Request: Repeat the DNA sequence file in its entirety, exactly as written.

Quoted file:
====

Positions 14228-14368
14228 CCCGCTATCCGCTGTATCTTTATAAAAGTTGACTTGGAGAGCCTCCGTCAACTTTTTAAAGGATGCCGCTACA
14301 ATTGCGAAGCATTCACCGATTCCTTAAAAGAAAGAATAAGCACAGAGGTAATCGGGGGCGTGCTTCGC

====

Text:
Positions 14228-14368
14228 CCCGCTATCCGCTGTATCTTTATAAAAGTTGACTTGGAGAGCCTCCGTCAACTTTTTAAAGGATGCCGCTACA
14301 ATTGCGAAGCATTCACCGATTCCTTAAAAGAAAGAATAAGCACAGAGGTAATCGGGGGCGTGCTTCGC